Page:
by James Opie
Pen and Sword Books
Most collectors who have any interest in military models will have heard of WIlliam Britains toy soldiers. Written by the world expert on the famous line of toy soldiers, long time valuer for the major auctioneers and equally a great collector himself. It's not the first book on the topic of either Britains or Toy Soldiers from James Opie, but this one doesn't just talk about the products, but ties them in with the history of the company itself, and within the context of the wider toy soldier market. For the collector there are tips on what is 'collectible' and what to look out for.
The book is split into 8 chapters, and after the introduction, these split the story into the Seven Ages of Britains and a final one about collecting them. For the Seven Ages, the first looks at the start of the story, between 1893 and 1900. This is about the toy scene in Britain at the time, how they took on the market dominance of the German toy makers and with hollow-casting made a success of the business, starting their tradition of making souvenir models. Also during this time, it makes the point that the culture of the time was quite different to today, and attitudes to soldiering and toy soldiers not what they are now. When it moves on to the Second Age, 1900-1918, new subject areas from the Boer War to the First World War came along, of new lines and sizes, along with expansion into Scouts, Railways and more.
The Third Age is described as the Golden Age, 1919-1941. This deals with the effects of Peace on the sales of Toy Soldiers and work with Farm, Zoo and Gardening products as well as export and on towards re-armament as they expanded their subject areas so the business was not completely reliant on military subjects. When it got to 1941, pressure of the war forced the business to close and move over to war work, and only able to move back to their toys again in 1945. After the war it gets to the Fourth Age,1945-1967, now it deals with the end of the hollowc-asting production and moves to new plastic and diecast production methods. The issues of Lead Poisoning and use of that metal also meant a change.
By the time we get to the Fifth Age, 1953 - 1967 it looks at the period when Britains bought the Herald range of plastic soldiers from Hong Kong, a controversial decision which was proved to be a wise decision with plastic figures alongside metal ones within the product range. This is a period showing many of the figures and sets I remember as a youngster but it was also the time when the Britains family finally sold the business, in 1984. It also looks at the demise of the British Toy industry as the products from the Far East were much cheaper. The Sixth Age examines the products of the market for Collector's Toys from 1983-1998 as rather than being sold only in toy shops they moved to more specialist dealers and the issue of new Limited Edition sets. The Seventh Age rounds this off covering Collector's Models from 1999-2013 and the move to even more Historical Realism, and when higher standards of painting for them became available at a reasonable price from China and they could be sold to an even wider market. Add a section on collecting Britains products and listing notable collectibles, you have a very complete reference on the subject.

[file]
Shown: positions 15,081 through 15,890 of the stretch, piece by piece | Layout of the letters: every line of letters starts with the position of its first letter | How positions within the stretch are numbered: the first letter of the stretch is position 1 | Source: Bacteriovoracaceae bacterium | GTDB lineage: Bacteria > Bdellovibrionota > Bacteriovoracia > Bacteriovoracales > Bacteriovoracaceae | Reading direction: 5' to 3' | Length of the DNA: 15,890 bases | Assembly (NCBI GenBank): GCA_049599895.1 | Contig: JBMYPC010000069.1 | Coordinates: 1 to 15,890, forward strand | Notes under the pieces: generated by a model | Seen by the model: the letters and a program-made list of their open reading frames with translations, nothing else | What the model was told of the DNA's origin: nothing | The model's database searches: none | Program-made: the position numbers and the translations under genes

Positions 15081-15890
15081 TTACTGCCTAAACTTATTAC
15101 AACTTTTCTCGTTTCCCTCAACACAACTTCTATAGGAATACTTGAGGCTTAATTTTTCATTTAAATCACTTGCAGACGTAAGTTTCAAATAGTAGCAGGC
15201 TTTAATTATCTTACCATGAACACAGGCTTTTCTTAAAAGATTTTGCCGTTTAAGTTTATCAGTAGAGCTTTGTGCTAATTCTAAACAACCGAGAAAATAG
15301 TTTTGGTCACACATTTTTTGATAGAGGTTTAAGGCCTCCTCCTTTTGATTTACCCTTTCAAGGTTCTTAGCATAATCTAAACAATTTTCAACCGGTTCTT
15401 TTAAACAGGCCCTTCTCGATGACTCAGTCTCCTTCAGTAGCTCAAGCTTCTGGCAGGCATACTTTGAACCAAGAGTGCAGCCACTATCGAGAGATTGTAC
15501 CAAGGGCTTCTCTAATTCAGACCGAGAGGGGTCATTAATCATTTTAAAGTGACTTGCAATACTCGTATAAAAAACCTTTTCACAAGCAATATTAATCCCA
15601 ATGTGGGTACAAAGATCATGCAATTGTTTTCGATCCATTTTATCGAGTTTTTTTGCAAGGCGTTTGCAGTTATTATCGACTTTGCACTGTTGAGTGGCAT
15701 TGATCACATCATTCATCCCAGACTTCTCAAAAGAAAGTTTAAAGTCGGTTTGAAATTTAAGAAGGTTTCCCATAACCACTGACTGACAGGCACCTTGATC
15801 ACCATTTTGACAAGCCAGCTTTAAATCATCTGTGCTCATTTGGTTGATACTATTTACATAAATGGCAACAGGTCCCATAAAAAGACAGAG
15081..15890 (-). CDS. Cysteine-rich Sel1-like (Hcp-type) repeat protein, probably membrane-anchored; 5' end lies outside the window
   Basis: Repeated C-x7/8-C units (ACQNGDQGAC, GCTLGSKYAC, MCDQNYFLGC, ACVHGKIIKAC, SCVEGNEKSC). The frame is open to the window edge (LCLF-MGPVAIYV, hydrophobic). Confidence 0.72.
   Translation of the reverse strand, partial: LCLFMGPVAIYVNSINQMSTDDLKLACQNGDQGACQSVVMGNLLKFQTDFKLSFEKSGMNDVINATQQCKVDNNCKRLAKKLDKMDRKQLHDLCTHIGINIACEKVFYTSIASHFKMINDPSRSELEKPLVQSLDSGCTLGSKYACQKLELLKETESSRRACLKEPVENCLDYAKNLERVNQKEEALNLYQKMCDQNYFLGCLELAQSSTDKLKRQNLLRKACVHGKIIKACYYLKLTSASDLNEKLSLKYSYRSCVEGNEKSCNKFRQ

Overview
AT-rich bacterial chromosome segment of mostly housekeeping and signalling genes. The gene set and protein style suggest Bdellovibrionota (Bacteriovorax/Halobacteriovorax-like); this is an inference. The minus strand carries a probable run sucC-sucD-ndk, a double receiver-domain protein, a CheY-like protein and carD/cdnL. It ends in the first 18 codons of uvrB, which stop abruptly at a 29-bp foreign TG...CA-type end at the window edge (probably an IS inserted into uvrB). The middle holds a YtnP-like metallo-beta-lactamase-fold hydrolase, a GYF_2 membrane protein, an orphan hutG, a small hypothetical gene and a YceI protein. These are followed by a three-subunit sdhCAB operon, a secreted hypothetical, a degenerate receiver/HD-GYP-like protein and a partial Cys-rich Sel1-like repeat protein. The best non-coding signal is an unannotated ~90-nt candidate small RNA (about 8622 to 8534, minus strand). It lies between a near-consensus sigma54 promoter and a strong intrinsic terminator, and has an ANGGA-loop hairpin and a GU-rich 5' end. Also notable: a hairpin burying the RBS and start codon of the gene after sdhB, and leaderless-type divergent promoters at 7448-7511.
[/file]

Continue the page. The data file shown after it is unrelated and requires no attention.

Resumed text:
For some people it will be about value, rarity and investments, for others it may be nostalgia and for still more, just an appreciation of some fine military models. Heavily illustrated throughout the book with some marvelous, and in some cases memory jogging illustrations, this makes for a really interesting story about such a famous brand.
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Also by James Opie
James Opie’s highly popular Collecting Toy Soldiers (1987) was an inspirational book for anyone involved in the hobby. Nearly a quarter of a century on, this is a completely new companion updating the experience for the twenty-first century collector. James now gives the reader the benefit of over thirty years’ participation as one of the world’s leading authorities on toy soldiers, figures and models, and a lifetime as a collector himself.
Collecting Toy Soldiers in the 21st Century contains comprehensive advice on all aspects of collecting, fully illustrated with new pictures. The main menu is an exposition of the thousands of different possibilities for pursuing individual fulfillment. Guidance for every budget includes price trends and pitfalls to avoid when buying or selling at auction, shows, on-line or privately. The informative and often-amusing anecdotes are provided from James' own involvement, and illustrate just how satisfying it can be to explore this blend of history, tradition, nostalgia and play, whether on the most grandiose scale or with the most limited of funds.